Ok, so I’m stealing this concept — I read Commencement (something I recommend everyone should read, no matter how long ago you graduated!)the summer I graduated (June 2010) and realized that the author totally had it figured out. Life, especially life right after college, is like being in college all over again — so she split the four years after graduation in freshman, sophomore, junior and senior years of life. And as I embark on the summer before my Junior year of life, I’d like to take a little time to look back and, in the process, perhaps help you evaluate your time out of college as well.
Freshman Year May 2010-May 2011
In this time, I moved out to Long Island, got a job, got a new apartment, got a new job, got a raise and learned the meaning of true friends.
Sophomore Year May 2011-May 2012
In this time I traveled for work, traveled for SPJ, joined the SPJ Generation J committee, spoke as an expert on a morning TV show, got another raise and got a brand new apartment. I also fell in love with Hot Yoga and started taking my “future” seriously. Still in love with journalism and finally learning that I am, indeed, enough.
Sophomore Year Summer
In college, this was the summer that ultimately defined the course of my life…or at least my life as I know it now.
Sophomore year I traveled to Italy and back, broke up with my boyfriend and found friends who were like the sisters I never had. Although some of those friendships are still intact, so many of them drifted away…much like the dreams I had for my life in that sophomore year summer.
I started visiting Huntington, Long Island regularly and boldly proclaimed that I would “live here someday.” Well, guess what — someday is today and as of June 1, I’ve been living out here for 2 years.
This summer was also the summer I fell deeply in love with Journalism — I had my first internship for an online news organization and worried that because I lacked print experience I’d never get a job — yet another ironic statement. My digital experience led me to internship after internship, and ultimately out to Long Island.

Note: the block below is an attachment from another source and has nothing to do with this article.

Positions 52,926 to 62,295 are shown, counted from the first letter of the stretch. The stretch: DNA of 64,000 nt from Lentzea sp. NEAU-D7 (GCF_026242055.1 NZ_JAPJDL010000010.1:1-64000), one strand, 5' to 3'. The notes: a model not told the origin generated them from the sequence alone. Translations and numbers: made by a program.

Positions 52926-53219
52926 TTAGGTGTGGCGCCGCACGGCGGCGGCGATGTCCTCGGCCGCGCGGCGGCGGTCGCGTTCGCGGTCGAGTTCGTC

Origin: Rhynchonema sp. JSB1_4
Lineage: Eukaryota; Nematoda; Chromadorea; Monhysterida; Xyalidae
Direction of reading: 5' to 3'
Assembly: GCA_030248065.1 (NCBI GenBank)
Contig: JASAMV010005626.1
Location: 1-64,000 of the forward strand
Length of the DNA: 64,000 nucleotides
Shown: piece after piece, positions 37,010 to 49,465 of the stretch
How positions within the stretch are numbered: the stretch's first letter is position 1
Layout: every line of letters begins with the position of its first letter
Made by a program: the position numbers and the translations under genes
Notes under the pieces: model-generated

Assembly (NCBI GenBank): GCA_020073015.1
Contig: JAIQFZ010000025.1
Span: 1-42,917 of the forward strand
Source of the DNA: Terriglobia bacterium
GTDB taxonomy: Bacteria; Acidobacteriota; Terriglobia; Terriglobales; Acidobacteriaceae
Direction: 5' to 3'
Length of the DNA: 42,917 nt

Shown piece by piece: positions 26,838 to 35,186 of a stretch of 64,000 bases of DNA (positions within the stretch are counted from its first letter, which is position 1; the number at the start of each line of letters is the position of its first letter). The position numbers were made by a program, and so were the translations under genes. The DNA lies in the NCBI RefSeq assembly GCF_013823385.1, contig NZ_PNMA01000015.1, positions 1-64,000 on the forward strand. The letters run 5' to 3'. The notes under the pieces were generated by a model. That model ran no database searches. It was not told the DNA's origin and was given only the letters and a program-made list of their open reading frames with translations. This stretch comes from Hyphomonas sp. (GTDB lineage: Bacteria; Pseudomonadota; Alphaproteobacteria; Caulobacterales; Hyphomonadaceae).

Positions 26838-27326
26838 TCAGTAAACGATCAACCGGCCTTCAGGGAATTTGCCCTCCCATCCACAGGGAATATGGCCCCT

I am thankful for all that success and as the promise of another “sophomore” summer is upon me, I am eager to see what grand changes will happen.
What year are you in? What changes have you made since graduating from college? Do you believe in this? Share your thoughts with me.
My mom started talking about the Mommy Wars the other day — or at least the latest incarnation of it between Ann Romney and Hilary Rosen — and it got me thinking.
My mother is a very successful attorney, something that I am now quite proud of, but it wasn’t always that way. When I was in grammar school, the nuns at St. John Villa Academy on Staten Island, NY asked me to name a community helper. As a child (I was 7 at this point, but don’t let THAT fool you — I’ve pretty much been 25 (and I’m not even 25 yet) since the day I was born) I watched my mother bake cupcakes, make special Saturday breakfasts and go to work. Before I played “house” or “school” with my little brother, I played “going to work.” I used to grab my “briefcase,” my miniature (fake) Louis Vuitton purse and my baby dolls, load them into my car and go to work. It was funny for the adults, but for me, it was reality.
My whole life, I’ve never imagined that I wouldn’t be a working mother.
And yet, now as I get closer and talk to more women around my age, I see that I am not the norm, but the “weird” one. My thoughts are the same as the millennial women I surround myself with and all I can say about that is good for them — they’ve decided to seek out a man who will make their dreams of being stay-at-home moms possible.
For me, that is simply not enough. I would never want to ask someone else — be it a man or my parents or a husband — for money; I’d never want to be completely dependent on someone for the things I need and want. I think that that’s the shift we’re going to start seeing — women who decide for themselves that a life where they are not at least partially responsible for themselves is not worth living, will slowly, but surely stop feeling guilty about leaving their kids at home or in day care while they go to work.
And those lucky, lucky women who do stay home? Stop ragging on us (and by us I mean the working women who have children or working women who know they won’t stop working when they do have children). Don’t make us feel bad for picking up donuts instead of making them. Don’t let our daughters think it isn’t OK to be exactly what we are — women who fight to have it all, and succeed.
Women of the world, I urge you to teach YOUR “little women” that whatever they decide is OK — let them think of every option as just that — and option — not as good or bad, but as something that can, without a doubt, be done and done well.